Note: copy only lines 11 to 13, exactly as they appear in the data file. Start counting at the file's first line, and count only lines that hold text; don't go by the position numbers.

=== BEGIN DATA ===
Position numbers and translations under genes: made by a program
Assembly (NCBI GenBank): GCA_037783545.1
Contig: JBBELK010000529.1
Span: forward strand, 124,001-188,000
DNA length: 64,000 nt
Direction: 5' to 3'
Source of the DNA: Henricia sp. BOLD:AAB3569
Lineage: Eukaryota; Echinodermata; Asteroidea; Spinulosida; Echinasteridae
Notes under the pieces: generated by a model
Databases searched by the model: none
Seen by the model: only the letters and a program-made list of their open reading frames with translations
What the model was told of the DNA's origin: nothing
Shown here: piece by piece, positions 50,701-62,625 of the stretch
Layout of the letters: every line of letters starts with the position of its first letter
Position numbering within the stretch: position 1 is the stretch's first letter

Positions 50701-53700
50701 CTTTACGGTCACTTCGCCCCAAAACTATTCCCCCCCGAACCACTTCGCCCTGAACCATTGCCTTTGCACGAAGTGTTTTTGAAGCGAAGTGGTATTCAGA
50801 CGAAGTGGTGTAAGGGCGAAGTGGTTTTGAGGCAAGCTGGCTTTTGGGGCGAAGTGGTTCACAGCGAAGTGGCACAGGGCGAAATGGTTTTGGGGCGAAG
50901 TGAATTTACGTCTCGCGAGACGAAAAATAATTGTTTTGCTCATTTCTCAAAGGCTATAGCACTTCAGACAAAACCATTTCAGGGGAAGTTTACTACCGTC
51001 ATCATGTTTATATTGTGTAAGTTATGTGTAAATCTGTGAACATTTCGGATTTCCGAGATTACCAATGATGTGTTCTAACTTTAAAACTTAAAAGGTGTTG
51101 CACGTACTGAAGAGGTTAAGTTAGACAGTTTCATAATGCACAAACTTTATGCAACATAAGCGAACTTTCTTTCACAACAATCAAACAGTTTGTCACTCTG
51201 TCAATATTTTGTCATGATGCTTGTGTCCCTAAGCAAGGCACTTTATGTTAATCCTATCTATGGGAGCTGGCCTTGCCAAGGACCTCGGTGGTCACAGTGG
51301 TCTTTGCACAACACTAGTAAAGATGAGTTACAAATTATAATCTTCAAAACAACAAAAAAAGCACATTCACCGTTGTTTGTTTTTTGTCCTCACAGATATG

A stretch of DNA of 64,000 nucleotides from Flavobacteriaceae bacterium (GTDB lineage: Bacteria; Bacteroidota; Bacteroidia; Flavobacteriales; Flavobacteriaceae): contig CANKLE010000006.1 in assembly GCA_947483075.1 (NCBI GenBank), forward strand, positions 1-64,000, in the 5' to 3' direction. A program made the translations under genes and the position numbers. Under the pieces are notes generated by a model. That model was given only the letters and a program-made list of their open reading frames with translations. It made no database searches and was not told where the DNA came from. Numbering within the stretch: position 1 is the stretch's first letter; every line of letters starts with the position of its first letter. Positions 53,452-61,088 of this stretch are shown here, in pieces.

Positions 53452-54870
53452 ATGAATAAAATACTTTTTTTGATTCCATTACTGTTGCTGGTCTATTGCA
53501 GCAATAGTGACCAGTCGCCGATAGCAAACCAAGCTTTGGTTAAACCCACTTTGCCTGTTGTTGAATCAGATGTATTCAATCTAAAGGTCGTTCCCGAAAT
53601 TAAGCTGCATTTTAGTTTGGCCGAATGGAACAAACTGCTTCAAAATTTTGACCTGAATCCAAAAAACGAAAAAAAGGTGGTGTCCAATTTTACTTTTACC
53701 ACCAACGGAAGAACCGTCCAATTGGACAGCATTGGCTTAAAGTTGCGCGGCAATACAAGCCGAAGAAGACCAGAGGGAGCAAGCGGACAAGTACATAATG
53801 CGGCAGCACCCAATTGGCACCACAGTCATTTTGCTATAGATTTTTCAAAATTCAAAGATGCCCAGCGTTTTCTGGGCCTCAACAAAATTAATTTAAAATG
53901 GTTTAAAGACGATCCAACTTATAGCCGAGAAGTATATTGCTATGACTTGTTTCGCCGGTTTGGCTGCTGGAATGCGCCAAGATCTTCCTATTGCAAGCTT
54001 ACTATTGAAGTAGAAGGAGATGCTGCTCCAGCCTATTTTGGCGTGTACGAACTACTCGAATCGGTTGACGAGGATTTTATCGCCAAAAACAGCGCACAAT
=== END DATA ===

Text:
Seen by the model: only the letters and a program-made list of their open reading frames with translations
What the model was told of the DNA's origin: nothing
Shown here: piece by piece, positions 50,701-62,625 of the stretch